- The Washington Times - Thursday, May 23, 2002

Rosie O'Donnell gave a brassy, sentimental farewell to daytime television yesterday, capped by a winking message from her not-so-secret crush, Tom Cruise.

Miss O'Donnell, who last week won her sixth Daytime Emmy in six years as best talk-show host, is leaving to raise a family and do other things. She ended her swan song onstage at New York's Rockefeller Center surrounded by members of her staff.

Talk-show ratings are plummeting, with daytime TV viewers increasingly likely to watch news networks, courtroom shows or relationship programs such as TLC's "A Baby Story" or to turn off the set.

"Live With Regis and Kelly" is alone among the top 10 talk shows in not losing viewers this year. Jerry Springer, Rikki Lake, Montel Williams and even daytime queen Oprah Winfrey four years removed from her planned retirement have seen ratings drop.

Sally Jessy Raphael also called it quits, ending a two-decade run this week. Jenny Jones narrowly avoided cancellation. The E Entertainment network even pulled the plug on "Talk Soup," a show based on funny clips from talk shows, as source material dried up.

Talk-show ratings have been slipping for at least five years, and that decline has accelerated lately, says Marc Berman, a television analyst for Media Week Online.

"The single-issue show as a genre has had a great run," says Jim Paratore, president of the syndicating company Telepictures Productions. "It's grown a little tired and has a sameness to it, and the audience is looking for something fresh. There's an opportunity over the next couple of years to breathe new life into the format."

Arguably, the last person to do that was Miss O'Donnell.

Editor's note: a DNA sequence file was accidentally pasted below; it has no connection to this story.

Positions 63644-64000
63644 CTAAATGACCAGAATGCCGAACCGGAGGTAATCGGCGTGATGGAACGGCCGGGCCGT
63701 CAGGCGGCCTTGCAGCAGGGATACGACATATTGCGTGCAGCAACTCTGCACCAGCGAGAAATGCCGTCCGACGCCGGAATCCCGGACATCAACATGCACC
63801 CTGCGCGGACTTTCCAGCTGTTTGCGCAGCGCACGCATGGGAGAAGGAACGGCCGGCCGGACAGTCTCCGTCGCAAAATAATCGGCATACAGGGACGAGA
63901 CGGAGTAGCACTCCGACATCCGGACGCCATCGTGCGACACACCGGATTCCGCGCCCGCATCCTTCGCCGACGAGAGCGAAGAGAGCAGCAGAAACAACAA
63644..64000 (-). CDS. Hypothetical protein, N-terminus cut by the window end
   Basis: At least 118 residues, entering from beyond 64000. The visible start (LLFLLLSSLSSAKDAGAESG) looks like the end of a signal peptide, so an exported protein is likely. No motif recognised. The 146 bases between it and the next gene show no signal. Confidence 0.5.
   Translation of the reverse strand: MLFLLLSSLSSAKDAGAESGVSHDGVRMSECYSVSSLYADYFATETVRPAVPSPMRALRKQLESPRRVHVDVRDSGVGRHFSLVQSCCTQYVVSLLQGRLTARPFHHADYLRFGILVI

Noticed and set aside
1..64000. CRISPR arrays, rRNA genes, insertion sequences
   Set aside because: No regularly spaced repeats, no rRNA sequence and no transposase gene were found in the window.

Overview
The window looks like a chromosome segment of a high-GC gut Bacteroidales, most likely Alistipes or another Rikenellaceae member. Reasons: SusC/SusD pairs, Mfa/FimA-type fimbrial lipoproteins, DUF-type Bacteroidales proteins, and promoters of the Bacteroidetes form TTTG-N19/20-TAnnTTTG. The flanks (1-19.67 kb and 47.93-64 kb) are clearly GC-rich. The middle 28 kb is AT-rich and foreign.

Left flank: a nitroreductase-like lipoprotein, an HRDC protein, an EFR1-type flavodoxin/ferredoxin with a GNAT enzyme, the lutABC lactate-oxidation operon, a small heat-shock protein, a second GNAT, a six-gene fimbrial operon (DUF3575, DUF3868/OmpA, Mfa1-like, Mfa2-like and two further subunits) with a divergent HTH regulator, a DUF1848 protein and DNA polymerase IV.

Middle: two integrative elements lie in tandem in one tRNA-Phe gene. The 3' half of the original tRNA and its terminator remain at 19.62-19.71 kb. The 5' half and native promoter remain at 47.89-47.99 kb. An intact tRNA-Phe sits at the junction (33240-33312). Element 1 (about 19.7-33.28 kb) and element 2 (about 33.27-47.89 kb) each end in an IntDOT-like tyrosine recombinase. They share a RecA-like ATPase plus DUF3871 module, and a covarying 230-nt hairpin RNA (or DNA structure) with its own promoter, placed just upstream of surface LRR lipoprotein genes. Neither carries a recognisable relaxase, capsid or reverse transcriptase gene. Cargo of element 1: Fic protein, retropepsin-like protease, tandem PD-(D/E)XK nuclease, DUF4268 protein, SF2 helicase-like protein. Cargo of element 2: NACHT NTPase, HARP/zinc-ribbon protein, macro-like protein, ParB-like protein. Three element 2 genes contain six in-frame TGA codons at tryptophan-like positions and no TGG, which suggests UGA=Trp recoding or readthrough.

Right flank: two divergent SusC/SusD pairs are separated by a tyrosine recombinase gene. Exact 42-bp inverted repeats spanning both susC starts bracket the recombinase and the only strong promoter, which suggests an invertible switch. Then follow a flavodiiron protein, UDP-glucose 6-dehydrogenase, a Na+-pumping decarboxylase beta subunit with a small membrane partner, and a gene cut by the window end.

When "The Rosie O'Donnell Show" began in 1996, she instantly won fans with her encyclopedic knowledge about, and love for, pop culture. She updated a format popularized by Merv Griffin and Mike Douglas.

Even Miss O'Donnell wasn't immune to audience erosion, however; her viewership is down 19 percent this year. Miss O'Donnell, who came out as a lesbian earlier this year, says in her just-published autobiography, "Find Me," that the audience doesn't see the real her on her show.

"I have had the most amazing six years of my life creatively," she said backstage at the Daytime Emmys ceremony last week. "I didn't want to continue doing it just because I could."

Mr. Paratore, whose company produces Miss O'Donnell's show, recalls sitting in a hotel room with her before the program debuted and hearing her say, "I will do it for five years, be a big hit, and leave and go raise a family."

"I said, 'from your lips to God's ears,'" Mr. Paratore says.

He got an extra year. That didn't stop him from begging for more.

In "Find Me," Miss O'Donnell describes how an executive she identifies only as "Jim" offered her an insane amount of money to renew her contract for two years, "more money than a human being could ever spend in one lifetime."

Her rejection of the offer probably was a wise choice, one industry expert says. "After a while, if you don't want to do it anymore, it shows," says Bill Carroll, an analyst of the syndication market for Katz Television.

Comic Caroline Rhea will replace Miss O'Donnell next fall, and Telepictures has signed Ellen DeGeneres for a talk show to begin in autumn 2003.

Among the personalities pushed by other companies is Wayne Brady, who had some success with a prime-time summer replacement variety hour and even has snagged Miss O'Donnell's time slot on some stations.

"The biggest challenge for Wayne Brady and Caroline Rhea is not to duplicate Rosie O'Donnell, but to complement," Mr. Carroll says. "Syndicated TV requires almost an immediate embracing. If it doesn't happen, you're gone."

Roseanne, Martin Short, Dr. Laura and Howard Mandel are a few of the prominent hosts whose programs have failed over the past few years.

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